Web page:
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Turkey: The repression of Kurdish Language and Culture must stop

Wednesday 21 February 2018 - 1:00pm

Sahar Halaimzai
Communications Manager
PEN International
_
sahar.halaimzai@pen-international.org
+44 (0)20 7405 0338

Turkey - Image via Faruk Melik Cevik / Unsplash

On International Mother Language Day, PEN International is supporting the right of Kurdish people to use and promote their own language and culture

21 February 2018 - On Mother Language Day, PEN International wishes to highlight the sustained repression of Kurdish culture and language in Turkey, the impact of which is becoming ever more harrowing.

Kurdish and pro-Kurdish journalists and media outlets have been among the principal victims of the crackdown on free speech that followed the attempted coup of July 2016. Most pro-Kurdish and Kurdish-language media outlets have now been closed down. Since 1 January 2017, pursuant to a decision by the Turkish Press and Advertisement Council, ‘all font and text except advertisement on any print press must be in Turkish’.

At least 50 journalists of Kurdish or pro-Kurdish outlets languish in prison. In a prominent example reporter and editor Nedim Türfent, who was covering clashes between the Turkish army and the PKK, was arrested and charged with ‘membership of a terrorist organisation’ and ‘making terrorist propaganda’ on account of his reporting and social media posts. During pre-trial detention, he was held in solitary confinement for over a year, and although 20 of 21 witnesses who appeared in court claimed that they gave evidence after having been tortured by the police, he was found guilty and sentenced to 8 years and 9 months’ imprisonment in December 2017.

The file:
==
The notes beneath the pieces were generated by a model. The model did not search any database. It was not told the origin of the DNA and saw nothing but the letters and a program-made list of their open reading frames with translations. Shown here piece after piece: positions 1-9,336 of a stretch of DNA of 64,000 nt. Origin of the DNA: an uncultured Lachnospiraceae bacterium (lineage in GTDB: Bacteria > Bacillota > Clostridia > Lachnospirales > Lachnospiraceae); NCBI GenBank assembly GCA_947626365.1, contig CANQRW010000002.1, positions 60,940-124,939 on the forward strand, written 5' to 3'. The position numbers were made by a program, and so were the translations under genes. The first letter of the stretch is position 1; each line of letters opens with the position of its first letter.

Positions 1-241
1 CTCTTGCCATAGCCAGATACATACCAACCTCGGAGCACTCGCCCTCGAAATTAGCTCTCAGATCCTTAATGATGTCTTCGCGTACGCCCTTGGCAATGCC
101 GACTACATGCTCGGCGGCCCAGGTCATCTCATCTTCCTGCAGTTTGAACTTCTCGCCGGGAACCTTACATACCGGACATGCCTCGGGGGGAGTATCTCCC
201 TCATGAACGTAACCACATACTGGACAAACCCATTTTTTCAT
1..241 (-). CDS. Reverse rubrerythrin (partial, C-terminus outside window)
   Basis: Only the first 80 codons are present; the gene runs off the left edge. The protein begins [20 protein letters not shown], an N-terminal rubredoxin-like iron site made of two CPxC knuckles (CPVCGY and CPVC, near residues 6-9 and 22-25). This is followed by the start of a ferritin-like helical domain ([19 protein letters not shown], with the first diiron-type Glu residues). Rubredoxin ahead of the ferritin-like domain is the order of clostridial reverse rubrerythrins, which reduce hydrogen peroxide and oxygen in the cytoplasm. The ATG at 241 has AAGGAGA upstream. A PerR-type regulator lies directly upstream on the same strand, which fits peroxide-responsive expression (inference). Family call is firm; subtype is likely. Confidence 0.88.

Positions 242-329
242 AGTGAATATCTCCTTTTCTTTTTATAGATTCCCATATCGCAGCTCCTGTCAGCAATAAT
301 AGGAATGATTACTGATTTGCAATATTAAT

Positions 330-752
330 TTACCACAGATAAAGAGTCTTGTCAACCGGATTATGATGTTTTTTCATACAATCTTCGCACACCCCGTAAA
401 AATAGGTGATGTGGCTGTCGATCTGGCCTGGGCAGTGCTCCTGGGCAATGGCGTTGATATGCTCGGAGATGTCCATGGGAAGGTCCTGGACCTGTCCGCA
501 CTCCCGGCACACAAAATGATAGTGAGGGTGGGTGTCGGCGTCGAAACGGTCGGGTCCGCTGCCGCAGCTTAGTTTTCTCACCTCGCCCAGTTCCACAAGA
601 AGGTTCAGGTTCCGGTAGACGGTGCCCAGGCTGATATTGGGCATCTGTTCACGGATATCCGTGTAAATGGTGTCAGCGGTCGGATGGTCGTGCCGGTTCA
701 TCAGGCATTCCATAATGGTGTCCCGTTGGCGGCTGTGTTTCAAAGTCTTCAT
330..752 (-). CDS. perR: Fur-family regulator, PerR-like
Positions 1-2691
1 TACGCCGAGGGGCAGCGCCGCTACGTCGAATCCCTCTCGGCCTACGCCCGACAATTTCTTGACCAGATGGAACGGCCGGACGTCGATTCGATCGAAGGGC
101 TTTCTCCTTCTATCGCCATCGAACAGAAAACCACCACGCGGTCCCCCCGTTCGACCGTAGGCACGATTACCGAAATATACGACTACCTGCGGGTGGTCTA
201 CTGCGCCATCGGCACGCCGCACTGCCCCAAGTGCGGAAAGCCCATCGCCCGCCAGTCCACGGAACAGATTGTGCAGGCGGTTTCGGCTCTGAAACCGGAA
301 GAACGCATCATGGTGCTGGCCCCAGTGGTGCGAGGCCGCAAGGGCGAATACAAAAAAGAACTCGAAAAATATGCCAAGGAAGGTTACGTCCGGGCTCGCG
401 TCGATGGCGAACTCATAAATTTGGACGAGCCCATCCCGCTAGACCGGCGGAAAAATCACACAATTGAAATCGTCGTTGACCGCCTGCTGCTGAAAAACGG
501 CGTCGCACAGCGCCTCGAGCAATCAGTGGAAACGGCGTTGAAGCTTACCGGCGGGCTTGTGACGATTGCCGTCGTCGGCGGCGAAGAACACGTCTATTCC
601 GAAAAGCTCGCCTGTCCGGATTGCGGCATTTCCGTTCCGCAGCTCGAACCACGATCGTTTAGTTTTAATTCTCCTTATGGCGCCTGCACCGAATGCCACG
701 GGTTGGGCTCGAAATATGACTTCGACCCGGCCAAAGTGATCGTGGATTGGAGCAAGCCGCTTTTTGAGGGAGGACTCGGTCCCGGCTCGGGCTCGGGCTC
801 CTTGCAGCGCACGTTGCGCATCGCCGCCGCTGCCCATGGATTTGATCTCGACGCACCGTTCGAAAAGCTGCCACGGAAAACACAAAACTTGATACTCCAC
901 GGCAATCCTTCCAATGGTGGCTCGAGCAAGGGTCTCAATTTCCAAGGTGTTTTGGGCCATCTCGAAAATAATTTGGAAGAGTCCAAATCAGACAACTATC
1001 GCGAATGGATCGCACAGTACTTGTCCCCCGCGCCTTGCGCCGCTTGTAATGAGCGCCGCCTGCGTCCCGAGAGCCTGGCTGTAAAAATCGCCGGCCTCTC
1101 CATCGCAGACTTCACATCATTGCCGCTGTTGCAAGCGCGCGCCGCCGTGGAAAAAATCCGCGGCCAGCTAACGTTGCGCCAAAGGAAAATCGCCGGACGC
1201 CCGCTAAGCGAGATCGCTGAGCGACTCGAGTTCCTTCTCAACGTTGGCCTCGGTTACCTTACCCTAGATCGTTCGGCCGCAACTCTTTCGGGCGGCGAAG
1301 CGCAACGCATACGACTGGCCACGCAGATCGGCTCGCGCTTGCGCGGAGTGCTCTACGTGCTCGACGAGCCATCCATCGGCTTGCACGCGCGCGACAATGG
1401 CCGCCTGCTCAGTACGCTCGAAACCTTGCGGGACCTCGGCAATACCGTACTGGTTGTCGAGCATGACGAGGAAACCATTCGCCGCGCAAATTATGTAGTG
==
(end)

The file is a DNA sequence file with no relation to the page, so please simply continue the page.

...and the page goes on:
In another example, in March 2017 journalist, painter and poet Zehra Doğan was convicted of ‘propagandising for a terrorist organisation’ for her work as a painter and journalist. She is currently serving a sentence of 2 years, 9 months and 22 days. The criminal charges against her relate to a painting; in which she recreated a photograph by the Turkish military taken during the five-month curfew imposed on the town Nusaybin, a newspaper article in which she reported on the fighting between the Turkish army and the PKK in Nusaybin, and her social media activity.

Since the founding of the Turkish republic in 1923, which enshrined a mono-cultural national identity, the country’s large Kurdish minority has often been banned from expressing its culture or from speaking the Kurdish language. Towards the end of the previous decade, President Erdogan loosened some of these restrictions, but the repression of the Kurdish population has come back in full force since the breakdown of the peace process between the Turkish authorities and the Kurdistan Workers’ Party (PKK) in July 2015.